It was time for Lenard McKelvey to pay his debt.
Long before he became one of the most popular radio hosts in the country, McKelvey sold crack on the streets of Moncks Corner, South Carolina. But on this night, he had drugs to sell and no buyers. Time was running out.
His creditor offered up a deal: If McKelvey helped him with a home invasion, he’d wipe the slate clean, but there was a problem: McKelvey had such bad anxiety, he knew he wouldn’t kick in a door.
“I moved a bit differently than everybody else,” he says. “I went to jail a few times, but I didn’t get stung like some other people. There were certain things I wasn’t going to do morally.”
Morals or not, McKelvey was trapped, and hours later, he found himself driving the prospective get- away car on an empty Moncks Corner street, inching closer and closer to the marked house he was sup- posed to rob.
McKelvey searched—prayed—for a reason to bail.
“I’m begging to see one set of headlights,” he says. “If I can get one set of headlights in the distance be- hind us, I’m good.”
But it’s the best-case scenario for a robbery, and the worst-case scenario for the young drug dealer be- hind the wheel. All the lights are out on the street, and they’re the only car on the road. McKelvey drives as slowly as he can.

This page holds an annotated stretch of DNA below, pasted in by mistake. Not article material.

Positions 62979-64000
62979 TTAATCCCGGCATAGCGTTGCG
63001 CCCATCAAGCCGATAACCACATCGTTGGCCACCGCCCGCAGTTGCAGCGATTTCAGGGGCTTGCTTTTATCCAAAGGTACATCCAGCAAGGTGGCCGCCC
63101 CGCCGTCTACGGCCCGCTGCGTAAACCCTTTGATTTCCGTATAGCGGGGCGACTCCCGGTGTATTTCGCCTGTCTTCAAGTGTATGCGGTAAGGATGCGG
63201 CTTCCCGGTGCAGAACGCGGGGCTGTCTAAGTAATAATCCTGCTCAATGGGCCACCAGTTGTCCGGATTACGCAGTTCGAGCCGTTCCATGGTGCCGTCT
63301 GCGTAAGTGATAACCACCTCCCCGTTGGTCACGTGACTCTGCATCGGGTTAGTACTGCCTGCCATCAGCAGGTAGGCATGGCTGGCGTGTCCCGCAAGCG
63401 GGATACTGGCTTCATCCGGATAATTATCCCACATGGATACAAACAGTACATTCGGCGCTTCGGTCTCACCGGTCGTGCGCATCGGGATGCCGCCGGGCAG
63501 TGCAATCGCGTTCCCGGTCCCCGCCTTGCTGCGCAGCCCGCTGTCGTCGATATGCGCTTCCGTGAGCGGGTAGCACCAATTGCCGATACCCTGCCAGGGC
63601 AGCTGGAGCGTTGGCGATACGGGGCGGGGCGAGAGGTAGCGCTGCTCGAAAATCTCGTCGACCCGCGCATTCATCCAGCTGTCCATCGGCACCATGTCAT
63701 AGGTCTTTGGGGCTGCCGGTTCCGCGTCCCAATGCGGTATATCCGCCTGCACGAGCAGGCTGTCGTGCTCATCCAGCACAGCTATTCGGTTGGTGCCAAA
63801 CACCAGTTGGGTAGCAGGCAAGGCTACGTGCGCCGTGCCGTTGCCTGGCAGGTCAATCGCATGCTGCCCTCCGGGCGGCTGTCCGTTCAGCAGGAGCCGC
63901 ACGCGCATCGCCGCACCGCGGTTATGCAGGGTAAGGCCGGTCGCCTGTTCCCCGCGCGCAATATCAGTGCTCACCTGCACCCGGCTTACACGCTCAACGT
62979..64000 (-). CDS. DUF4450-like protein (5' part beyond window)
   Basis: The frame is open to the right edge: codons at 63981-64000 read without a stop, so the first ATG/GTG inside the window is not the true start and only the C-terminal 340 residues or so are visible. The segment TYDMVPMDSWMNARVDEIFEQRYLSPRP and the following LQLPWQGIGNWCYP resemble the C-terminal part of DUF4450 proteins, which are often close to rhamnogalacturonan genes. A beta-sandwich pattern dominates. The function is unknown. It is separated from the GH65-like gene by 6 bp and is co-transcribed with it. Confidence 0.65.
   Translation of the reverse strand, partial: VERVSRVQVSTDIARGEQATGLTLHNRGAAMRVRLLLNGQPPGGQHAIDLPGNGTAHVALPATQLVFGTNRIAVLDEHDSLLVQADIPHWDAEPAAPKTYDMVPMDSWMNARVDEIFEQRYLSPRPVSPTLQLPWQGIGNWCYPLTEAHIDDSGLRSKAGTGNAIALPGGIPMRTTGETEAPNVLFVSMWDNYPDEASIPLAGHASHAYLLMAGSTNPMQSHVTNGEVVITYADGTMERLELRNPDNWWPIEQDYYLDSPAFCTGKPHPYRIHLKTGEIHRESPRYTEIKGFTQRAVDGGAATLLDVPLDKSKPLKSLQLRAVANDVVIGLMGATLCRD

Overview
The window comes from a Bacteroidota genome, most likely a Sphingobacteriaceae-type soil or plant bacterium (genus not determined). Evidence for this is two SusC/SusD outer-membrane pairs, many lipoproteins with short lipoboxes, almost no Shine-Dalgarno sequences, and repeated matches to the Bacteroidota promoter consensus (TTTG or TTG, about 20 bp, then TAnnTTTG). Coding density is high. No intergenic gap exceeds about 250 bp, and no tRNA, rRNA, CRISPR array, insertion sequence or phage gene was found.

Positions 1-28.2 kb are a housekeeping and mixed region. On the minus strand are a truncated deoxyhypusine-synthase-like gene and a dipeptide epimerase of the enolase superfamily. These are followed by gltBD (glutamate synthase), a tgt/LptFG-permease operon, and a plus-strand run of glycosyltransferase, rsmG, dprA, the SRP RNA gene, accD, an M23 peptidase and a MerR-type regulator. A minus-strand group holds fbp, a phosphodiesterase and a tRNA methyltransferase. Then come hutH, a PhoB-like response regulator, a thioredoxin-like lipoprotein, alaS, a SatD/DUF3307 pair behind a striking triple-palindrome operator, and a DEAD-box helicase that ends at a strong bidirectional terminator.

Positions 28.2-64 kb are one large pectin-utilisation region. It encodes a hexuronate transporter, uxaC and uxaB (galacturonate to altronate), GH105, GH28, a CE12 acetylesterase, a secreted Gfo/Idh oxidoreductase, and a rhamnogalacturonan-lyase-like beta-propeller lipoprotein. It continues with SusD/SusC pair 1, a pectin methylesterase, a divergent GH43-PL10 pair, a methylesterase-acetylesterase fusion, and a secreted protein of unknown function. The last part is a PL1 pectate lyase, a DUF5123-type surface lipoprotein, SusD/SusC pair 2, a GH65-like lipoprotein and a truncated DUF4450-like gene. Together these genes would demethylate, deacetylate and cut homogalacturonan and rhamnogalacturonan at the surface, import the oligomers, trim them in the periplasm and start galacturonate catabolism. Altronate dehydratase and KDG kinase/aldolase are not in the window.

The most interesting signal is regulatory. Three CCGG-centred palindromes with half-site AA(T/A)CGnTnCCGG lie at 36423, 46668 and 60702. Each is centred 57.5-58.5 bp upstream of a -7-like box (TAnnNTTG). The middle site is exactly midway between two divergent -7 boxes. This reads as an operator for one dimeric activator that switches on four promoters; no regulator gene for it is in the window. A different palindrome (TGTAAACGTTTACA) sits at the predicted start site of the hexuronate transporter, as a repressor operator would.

“I peek in the rearview mirror, and way off in the distance, I see one set of lights.”
It’s the cops! McKelvey yelps out a warning and steps on it. His creditor, high and paranoid, ducks in the passenger seat. They peel out of the neighbor- hood, and the boy who would grow up to become Charlamagne tha God survives another night.
“That anxiety saved me in a bunch of different situations,” Charlamagne says. “Being overly paranoid, overly cautious, that was God. He gave me the wherewithal to help me execute the situation. Kicking somebody’s door in has nothing to do with God—He lets you make your own choices—but if you survive, He’ll find you if you ask Him.”
For four hours every morning, Charlamagne tha God and his co-hosts on New York City’s The Breakfast Club hop on the airwaves and interview huge music stars and confess their secrets to over 50 national markets. Billed as “the world’s most dangerous morning show,” The Breakfast Club—featuring DJ Envy and Angela Yee alongside Charlamagne—has spawned memes, trolls and debate thanks to its un- filtered approach to every topic under the sun, from politics and hip-hop to pop culture and faith. Pastors like Carl Lentz and John Gray sit in the same chair as Diddy, Ava DuVernay and Tiffany Haddish. He’s hip- hop’s “go-to guy,” Charlamagne, but the show ruffles some feathers. People love to hate The Breakfast Club, which means they love to hate Charlamagne, too.